You had to know it wouldn't be easy, simple or clean.
If there was any sense of order to this chaotic college football season, it came tumbling down like a house of cards with three of the top four teams losing Saturday within a few hours of one another.
"Things happen" is the way Washington Coach Chris Petersen put it after his fourth-ranked Huskies fell to USC.
Yet, for all the turmoil, the playoff picture might not have changed all that much, no matter what the new College Football Playoff ranking looks like on Tuesday.
Last week's favorites still appear to have a clear shot at the postseason. Contenders hovering on the periphery still need help to get where they want to be.
And Alabama still looks like the safest bet, undefeated and sitting atop the heap.
"They're an excellent football team and there's a reason they are No. 1 in the country," Mississippi State Coach Dan Mullen said after his team lost, 51-3, to the Crimson Tide. "They play like it."
As the regular season nears a conclusion, it might useful to remember the criteria by which the CFP system will choose four teams to vie for the national title.
The 12 men and women on the selection committee, who gather weekly to hash out a top 25 ranking, have been directed to emphasize not only wins and losses but also conference championships, strength of schedule and head-to-head results, among other things.
That is where Saturday's upset victims — each of whom joined the one-loss club — can find hope so long as they don't stumble again.
No. 2 Clemson, which fell to Pittsburgh on a last-second field goal, can clinch a spot in the Atlantic Coast Conference title game with a victory over Wake Forest next week.
"We grow and move on," Coach Dabo Swinney said. "We're still in control of our destiny."
The same is true for No. 3 Michigan, which lost a similar nail-biter to Iowa later in the day. The Wolverines can secure the Big Ten Conference's East Division by winning out and, at the same time, boost their strength of schedule with a victory over Ohio State.
The road gets a little narrower, a little curvier, for Washington, which suffered its first loss at home against USC.
The Huskies have played an easier schedule than other teams at the top of the rankings, which could hurt them.
Still, the Huskies can reach the Pac-12 Conference championship with two more wins, including a victory over unexpectedly tough Washington State in a rivalry game at the close of the regular season.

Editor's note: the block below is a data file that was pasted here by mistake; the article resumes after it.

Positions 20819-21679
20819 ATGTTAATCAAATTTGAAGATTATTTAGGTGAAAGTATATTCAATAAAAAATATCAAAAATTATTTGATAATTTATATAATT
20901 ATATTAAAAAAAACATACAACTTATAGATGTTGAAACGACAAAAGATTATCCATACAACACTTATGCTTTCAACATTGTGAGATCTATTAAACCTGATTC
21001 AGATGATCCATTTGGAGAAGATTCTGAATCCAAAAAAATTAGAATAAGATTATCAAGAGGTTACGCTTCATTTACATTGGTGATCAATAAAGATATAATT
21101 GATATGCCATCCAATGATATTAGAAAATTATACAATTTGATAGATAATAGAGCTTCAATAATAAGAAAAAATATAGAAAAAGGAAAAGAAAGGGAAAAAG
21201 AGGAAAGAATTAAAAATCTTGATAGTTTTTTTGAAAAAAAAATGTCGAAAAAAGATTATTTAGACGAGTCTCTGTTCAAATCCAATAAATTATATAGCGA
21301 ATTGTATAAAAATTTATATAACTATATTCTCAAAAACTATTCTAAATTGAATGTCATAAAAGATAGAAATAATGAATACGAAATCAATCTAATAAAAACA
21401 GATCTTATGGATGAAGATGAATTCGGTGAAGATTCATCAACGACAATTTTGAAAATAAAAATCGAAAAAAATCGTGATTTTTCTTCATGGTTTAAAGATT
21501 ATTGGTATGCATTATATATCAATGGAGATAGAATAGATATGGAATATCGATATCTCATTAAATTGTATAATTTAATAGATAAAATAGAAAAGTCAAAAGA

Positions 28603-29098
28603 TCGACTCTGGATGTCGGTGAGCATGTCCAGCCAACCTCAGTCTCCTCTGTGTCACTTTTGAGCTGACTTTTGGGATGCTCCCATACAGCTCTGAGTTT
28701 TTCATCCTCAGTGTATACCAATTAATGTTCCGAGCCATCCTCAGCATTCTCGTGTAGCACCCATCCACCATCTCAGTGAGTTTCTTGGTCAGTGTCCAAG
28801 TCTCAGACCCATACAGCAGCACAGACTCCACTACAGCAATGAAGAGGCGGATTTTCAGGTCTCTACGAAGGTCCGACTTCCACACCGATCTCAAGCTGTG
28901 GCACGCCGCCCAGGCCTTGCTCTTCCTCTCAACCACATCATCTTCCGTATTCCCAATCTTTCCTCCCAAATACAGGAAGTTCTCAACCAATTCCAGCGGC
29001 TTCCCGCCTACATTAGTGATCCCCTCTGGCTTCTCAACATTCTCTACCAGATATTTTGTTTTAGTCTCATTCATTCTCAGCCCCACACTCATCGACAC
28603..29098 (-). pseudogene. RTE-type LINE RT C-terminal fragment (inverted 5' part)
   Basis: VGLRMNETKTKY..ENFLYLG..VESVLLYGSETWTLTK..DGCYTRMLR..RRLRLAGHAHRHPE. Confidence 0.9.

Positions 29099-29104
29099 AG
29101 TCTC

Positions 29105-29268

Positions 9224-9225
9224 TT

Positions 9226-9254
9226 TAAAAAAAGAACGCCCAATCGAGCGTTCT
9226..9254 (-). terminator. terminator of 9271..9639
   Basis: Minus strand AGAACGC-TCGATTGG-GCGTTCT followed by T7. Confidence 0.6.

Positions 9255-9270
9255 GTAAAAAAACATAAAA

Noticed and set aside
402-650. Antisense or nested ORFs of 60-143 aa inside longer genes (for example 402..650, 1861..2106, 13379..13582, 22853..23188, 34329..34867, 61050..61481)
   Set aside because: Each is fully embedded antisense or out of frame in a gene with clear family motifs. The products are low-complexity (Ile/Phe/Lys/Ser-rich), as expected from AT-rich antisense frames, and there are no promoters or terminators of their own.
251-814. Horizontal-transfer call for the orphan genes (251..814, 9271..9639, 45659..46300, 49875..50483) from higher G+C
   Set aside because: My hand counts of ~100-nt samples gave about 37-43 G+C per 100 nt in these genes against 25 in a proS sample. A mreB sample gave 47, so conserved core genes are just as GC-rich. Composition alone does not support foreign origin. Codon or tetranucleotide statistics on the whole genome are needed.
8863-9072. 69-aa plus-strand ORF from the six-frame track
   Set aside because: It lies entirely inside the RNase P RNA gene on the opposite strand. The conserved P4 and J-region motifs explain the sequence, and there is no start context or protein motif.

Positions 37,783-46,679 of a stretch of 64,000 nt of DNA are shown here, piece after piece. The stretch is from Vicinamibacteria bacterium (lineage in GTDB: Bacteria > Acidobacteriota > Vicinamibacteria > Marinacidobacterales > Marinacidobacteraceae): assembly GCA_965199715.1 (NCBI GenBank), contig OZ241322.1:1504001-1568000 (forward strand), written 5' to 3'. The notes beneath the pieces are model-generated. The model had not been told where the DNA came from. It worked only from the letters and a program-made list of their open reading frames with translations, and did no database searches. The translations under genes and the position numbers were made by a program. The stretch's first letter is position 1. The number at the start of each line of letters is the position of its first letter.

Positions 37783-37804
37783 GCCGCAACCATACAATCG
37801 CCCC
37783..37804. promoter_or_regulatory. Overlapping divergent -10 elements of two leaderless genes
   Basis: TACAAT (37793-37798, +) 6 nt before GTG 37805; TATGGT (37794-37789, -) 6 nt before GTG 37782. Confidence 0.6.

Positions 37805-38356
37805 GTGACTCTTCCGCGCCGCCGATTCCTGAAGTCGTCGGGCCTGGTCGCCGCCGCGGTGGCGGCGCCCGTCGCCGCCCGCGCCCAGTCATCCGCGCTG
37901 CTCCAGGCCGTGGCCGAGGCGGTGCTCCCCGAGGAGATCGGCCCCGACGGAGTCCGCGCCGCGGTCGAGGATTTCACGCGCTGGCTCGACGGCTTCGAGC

"Here is when we find out if we are the front-runners that only play well when things are going well," quarterback Jake Browning said. "Are we going to respond and bounce back stronger? We will see what kind of team we are."
As strange as this season has been, it probably makes sense that Ohio State, which started last week on the bubble at No. 5, did not benefit as much as might be expected from the bedlam.
If Michigan had kept winning, the Buckeyes could have secured a trip to the Big Ten championship game with a victory over their rivals. Now, under a complex tiebreaker, they need Penn State to lose again, which seems like a longshot with the Nittany Lions finishing against woeful Rutgers and Michigan State.
The Buckeyes might find a circular route to the playoff, one that bypasses the conference title game, if they defeat Michigan. But that leaves their fate entirely in the hands of the committee.
Similarly, No. 6 Louisville has its foot in the door again with only one loss but would probably have to leapfrog some teams that committee members already have deemed more worthy on strength of schedule.
Asked about the potential playoff machinations, Cardinals quarterback Lamar Jackson said: "We just need to win our games. We can't think about that right now."
Just behind the lead pack lurks a cluster of two-loss teams that have a chance.
No. 7 Wisconsin and No. 10 Penn State are back in the running. Even the beleaguered Big 12 Conference has a glimmer of hope with No. 11 Oklahoma in striking distance.
The most unsettling Saturday of the season marked the first time since 1985 that No. 2, No. 3 and No. 4 lost on the same day. Michigan also fell to Iowa back then, with current Coach Jim Harbaugh at quarterback.
The upsets reordered the Associated Press top 25 poll on Sunday, with Ohio State rising to No. 2 and Louisville taking the third slot. Michigan, Clemson, Wisconsin and Washington followed, in that order.
But the only list that matters right now belongs to the CFP committee, and last weekend's upsets reaffirmed that nothing can be taken for granted with that group.
A victory can make all the difference. A loss can change everything.
Ohio State Coach Urban Meyer pretty much summed it up when he said: "November's here and we have a big one coming one week from today."